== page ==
May enhance the action of neuromuscular blocking agents. May antagonise the effects of parasympathomimetics. May competitively inhibit the effects of macrolides, ketolides, streptogramins, linezolid and chloramphenicol. May increase coagulation tests (e.g. prothrombin time, INR) and risk of bleeding with vitamin K antagonists (e.g. warfarin, acenocoumarol, fluindione). May decrease therapeutic effect with rifampicin. May reduce clearance with CYP3A4 and CYP3A5 inhibitors. Erythromycin may diminish therapeutic effect of clindamycin (topical).
Oral: May reduce rate of absorption with food.
Description: Clindamycin, a lincosamide antibiotic, inhibits bacterial protein synthesis by reversibly binding to the 50S ribosomal subunit, thereby preventing the peptide bond formation, ribosome assembly and translation process. Pharmacokinetics: Absorption: As clindamycin hydrochloride: Rapidly absorbed from the gastrointestinal tract (approx 90%). As clindamycin phosphate: Minimally absorbed from the skin (approx 4-5%) and vagina (vaginal cream: approx 5%; vaginal pessary: approx 30%). Oral: Reduced rate of absorption with food. Time to peak plasma concentration: Within 1 hour (oral); 1-3 hours (IM); Approx 10-14 hours (vaginal cream); Approx 5 hours (vaginal pessary). Distribution: Widely distributed in body fluids (except CSF) and tissues, including bone. Crosses placenta and enters breast milk. Plasma protein binding: >90%. Metabolism: Metabolised in the liver mainly via oxidation by CYP3A4 and to a lesser extent by CYP3A5 to form clindamycin sulfoxide (major metabolite) and N-desmethylclindamycin (minor metabolite). Rapidly converted from biologically inactive clindamycin phosphate to active clindamycin (IV) or clindamycin hydrochloride (topical). Excretion: Via urine (Oral: Approx 10%; Topical lotion, foam, solution: <0.2%) as active drug and metabolites, faeces (approx. 4%) and the remainder as inactive metabolites. Elimination half-life: Approx 3 hours; 1.5-2.6 hours (vaginal cream); 11 hours (vaginal pessary).
Cap/Oral solution/Cream/Lotion/Foam/Gel: Store between 20-25°C. Solution for inj: May be stored either below 25°C or between 2-8°C. Storage recommendations may vary among countries or individual products. Refer to specific product guidelines.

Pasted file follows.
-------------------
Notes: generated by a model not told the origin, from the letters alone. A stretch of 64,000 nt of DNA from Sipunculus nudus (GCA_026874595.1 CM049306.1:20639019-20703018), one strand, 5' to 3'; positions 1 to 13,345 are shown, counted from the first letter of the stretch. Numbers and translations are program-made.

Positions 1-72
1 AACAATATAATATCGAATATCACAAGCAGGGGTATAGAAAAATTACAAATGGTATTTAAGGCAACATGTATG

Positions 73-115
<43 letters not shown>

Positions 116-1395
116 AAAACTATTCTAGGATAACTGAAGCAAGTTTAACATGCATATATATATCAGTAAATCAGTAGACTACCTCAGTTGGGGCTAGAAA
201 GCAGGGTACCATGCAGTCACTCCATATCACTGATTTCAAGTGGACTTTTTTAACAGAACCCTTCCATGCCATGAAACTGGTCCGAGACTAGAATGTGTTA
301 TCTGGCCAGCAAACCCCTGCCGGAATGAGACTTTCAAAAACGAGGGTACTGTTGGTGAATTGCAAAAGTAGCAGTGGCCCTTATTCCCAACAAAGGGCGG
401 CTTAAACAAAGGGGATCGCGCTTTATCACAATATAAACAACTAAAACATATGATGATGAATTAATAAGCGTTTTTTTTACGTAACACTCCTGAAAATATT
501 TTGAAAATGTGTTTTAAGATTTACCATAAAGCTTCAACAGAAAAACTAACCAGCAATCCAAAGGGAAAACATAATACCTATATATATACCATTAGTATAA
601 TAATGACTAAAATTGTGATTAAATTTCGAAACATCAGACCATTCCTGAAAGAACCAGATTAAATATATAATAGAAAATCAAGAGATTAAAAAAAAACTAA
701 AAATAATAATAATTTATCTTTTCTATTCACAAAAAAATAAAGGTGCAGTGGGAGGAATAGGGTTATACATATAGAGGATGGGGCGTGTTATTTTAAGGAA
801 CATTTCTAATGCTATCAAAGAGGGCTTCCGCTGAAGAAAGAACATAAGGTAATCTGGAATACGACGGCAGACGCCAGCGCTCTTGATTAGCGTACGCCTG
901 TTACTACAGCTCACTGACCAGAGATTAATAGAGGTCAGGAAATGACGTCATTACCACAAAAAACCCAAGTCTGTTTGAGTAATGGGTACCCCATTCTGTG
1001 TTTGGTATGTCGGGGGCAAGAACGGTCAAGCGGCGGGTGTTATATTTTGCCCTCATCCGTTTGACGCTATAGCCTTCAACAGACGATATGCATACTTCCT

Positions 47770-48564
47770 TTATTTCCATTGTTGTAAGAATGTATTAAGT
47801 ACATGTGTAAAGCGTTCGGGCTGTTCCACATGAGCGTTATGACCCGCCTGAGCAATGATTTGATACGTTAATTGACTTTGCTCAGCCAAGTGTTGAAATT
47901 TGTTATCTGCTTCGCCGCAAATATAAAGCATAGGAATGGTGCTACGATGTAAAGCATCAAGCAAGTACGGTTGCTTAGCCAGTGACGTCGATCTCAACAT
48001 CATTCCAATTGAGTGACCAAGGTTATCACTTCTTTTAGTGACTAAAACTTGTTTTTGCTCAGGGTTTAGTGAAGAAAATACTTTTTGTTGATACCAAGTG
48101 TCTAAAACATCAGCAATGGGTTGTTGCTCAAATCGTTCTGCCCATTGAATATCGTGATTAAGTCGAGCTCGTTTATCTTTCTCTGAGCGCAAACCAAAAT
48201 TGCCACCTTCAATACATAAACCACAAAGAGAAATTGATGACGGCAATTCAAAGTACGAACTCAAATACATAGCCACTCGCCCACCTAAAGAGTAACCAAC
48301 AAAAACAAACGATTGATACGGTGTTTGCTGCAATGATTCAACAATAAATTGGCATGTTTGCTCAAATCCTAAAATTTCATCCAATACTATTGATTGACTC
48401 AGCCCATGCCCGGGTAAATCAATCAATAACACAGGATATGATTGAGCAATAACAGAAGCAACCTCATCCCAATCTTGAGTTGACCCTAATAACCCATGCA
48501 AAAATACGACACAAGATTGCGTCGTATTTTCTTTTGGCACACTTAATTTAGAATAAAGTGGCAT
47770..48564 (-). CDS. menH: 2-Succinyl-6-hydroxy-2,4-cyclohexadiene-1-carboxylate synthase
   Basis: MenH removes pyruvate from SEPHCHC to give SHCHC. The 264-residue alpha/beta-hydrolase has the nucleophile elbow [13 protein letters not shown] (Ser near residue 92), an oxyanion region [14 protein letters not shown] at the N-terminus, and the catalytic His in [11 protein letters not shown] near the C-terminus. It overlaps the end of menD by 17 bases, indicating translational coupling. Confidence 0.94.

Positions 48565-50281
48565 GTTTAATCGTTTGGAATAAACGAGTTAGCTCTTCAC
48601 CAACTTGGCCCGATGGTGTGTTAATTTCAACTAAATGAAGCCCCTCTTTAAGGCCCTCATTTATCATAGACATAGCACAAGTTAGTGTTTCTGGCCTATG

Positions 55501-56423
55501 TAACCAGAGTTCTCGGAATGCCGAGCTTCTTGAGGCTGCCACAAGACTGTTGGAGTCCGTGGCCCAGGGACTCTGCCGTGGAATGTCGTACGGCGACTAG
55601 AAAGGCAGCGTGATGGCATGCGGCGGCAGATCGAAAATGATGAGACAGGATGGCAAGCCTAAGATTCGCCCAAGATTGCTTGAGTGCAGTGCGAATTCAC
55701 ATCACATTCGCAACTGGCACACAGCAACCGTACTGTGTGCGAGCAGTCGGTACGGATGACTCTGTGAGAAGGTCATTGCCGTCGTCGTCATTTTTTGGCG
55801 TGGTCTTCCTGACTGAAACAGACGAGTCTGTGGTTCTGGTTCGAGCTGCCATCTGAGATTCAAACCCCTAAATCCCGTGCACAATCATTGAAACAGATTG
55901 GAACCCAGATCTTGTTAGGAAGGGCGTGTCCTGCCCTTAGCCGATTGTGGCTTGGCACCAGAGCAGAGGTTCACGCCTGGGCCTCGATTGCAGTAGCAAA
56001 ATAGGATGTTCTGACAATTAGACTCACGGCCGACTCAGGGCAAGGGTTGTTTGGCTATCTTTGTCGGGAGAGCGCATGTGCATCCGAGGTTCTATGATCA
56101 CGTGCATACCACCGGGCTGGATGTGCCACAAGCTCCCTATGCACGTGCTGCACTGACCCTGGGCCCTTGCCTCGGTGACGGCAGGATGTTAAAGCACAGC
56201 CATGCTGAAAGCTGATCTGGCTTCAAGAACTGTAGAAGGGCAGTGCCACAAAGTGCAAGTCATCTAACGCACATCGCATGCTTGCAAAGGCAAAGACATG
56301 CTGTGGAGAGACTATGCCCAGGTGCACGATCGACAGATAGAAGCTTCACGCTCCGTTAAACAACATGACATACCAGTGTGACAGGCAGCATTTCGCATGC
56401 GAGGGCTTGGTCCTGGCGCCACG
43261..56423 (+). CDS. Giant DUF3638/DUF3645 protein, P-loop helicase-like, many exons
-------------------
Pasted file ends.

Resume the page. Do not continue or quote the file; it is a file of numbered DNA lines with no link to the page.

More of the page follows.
J01FF01 - clindamycin ; Belongs to the class of lincosamides. Used in the systemic treatment of infections. D10AF01 - clindamycin ; Belongs to the class of topical antiinfective preparations used in the treatment of acne. G01AA10 - clindamycin ; Belongs to the class of antibiotics. Used in the treatment of gynecological infections.
ABM Pharma Limited. Clindamycin ABM 150 mg Capsules data sheet 28 January 2018. Medsafe. http://www.medsafe.govt.nz/. Accessed 18/06/2019.Anon. Clindamycin (Systemic). AHFS Clinical Drug Information [online]. Bethesda, MD. American Society of Health-System Pharmacists, Inc. https://www.ahfscdi.com. Accessed 02/07/2019.Anon. Clindamycin (Systemic). Lexicomp Online. Hudson, Ohio. Wolters Kluwer Clinical Drug Information, Inc. https://online.lexi.com. Accessed 18/06/2019.Anon. Clindamycin (Topical). AHFS Clinical Drug Information [online]. Bethesda, MD. American Society of Health-System Pharmacists, Inc. https://www.ahfscdi.com. Accessed 02/07/2019.Anon. Clindamycin (Topical). Lexicomp Online. Hudson, Ohio. Wolters Kluwer Clinical Drug Information, Inc. https://online.lexi.com. Accessed 18/06/2019.Buckingham R (ed). Clindamycin. Martindale: The Complete Drug Reference [online]. London. Pharmaceutical Press. https://www.medicinescomplete.com. Accessed 18/06/2019.Cleocin Suppository (Pharmacia and Upjohn Company LLC). DailyMed. Source: U.S. National Library of Medicine. https://dailymed.nlm.nih.gov/dailymed/. Accessed 18/06/2019.Clindamycin Palmitate Hydrochloride Solution (Greenstone LLC). DailyMed. Source: U.S. National Library of Medicine. https://dailymed.nlm.nih.gov/dailymed/. Accessed 18/06/2019.Clindamycin Phosphate Aerosol, Foam (Perrigo New York Inc). DailyMed. Source: U.S. National Library of Medicine. https://dailymed.nlm.nih.gov/dailymed/. Accessed 18/06/2019.Clindamycin Phosphate Gel (Oceanside Pharmaceuticals). DailyMed. Source: U.S. National Library of Medicine. https://dailymed.nlm.nih.gov/dailymed/. Accessed 18/06/2019.Dalacin Cream 2% (Pfizer Limited). MHRA. https://products.mhra.gov.uk/. Accessed 18/06/2019.Dalacin T Topical Lotion (Pfizer Limited). MHRA. https://products.mhra.gov.uk/. Accessed 18/06/2019.Joint Formulary Committee. Clindamycin. British National Formulary [online]. London. BMJ Group and Pharmaceutical Press. https://www.medicinescomplete.com. Accessed 02/07/2019.Residerm 1% Gel (Crawford Healthcare Limited). MHRA. https://products.mhra.gov.uk/. Accessed 18/06/2019.